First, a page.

As I basked in the afterglow of Thanksgiving this year, I thought back to last year and the 10-Hour Vegetarian Pot Pie (otherwise known as the Worst Thanksgiving Food Ever To Grace Our Table). This year's Thanksgiving couldn't have been more delicious, wonderful, or more different from any Thanksgiving Marc, Wyatt and I have had as a family. We were three out of sixteen guests at my cousins' home. Many of the guests were my relatives, but some were not, and all of them were interesting, kind, funny and great eaters. I loved eating the things I'm not good at cooking, including turkey, dressing, gravy, and pecan pie. I also loved eating the foods I thought I was really good at cooking, like mashed potatoes and cranberry sauce, because, as it turns out, mine are not as good as theirs. I've never been so glad we brought bottles of wine, and I have already written a thank you note to our hosts. With any luck, we will become part of their Thanksgiving tradition for ever and ever amen.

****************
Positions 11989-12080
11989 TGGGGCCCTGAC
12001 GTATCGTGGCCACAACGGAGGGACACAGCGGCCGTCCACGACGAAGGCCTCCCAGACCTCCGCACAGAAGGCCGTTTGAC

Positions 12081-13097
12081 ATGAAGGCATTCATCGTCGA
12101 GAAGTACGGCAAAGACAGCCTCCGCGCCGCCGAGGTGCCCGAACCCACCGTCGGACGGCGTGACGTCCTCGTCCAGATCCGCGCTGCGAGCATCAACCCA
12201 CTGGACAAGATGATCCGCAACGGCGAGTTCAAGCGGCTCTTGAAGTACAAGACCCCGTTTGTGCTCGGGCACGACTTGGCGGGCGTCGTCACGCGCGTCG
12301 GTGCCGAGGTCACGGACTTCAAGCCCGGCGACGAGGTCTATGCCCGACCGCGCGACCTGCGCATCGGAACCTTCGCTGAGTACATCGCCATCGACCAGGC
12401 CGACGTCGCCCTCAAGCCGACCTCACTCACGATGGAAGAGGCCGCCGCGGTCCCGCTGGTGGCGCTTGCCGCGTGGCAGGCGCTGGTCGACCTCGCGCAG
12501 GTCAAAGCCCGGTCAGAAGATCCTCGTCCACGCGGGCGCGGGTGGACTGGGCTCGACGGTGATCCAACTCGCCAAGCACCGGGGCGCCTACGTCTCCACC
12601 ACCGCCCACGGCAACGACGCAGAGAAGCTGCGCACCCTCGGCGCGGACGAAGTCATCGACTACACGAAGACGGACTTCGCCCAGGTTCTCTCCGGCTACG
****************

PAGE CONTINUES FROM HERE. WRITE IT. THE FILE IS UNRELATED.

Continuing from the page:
Just like at the family reunion this year, I have no photos of our dinner or brunch gatherings. But I did get some photos of Patrick Amiot's outstanding junk art near the house where we stayed overnight. Marc also got some after dark.
One Thanksgiving lesson I'm taking with me as we launch headlong into the holiday season is: There's no reason for me to make (or do) everything myself. For example, other peoples' food might be better, it is more fun to do things with friends, and it's easy to improve on holiday traditions if we all bring more joy into the celebration.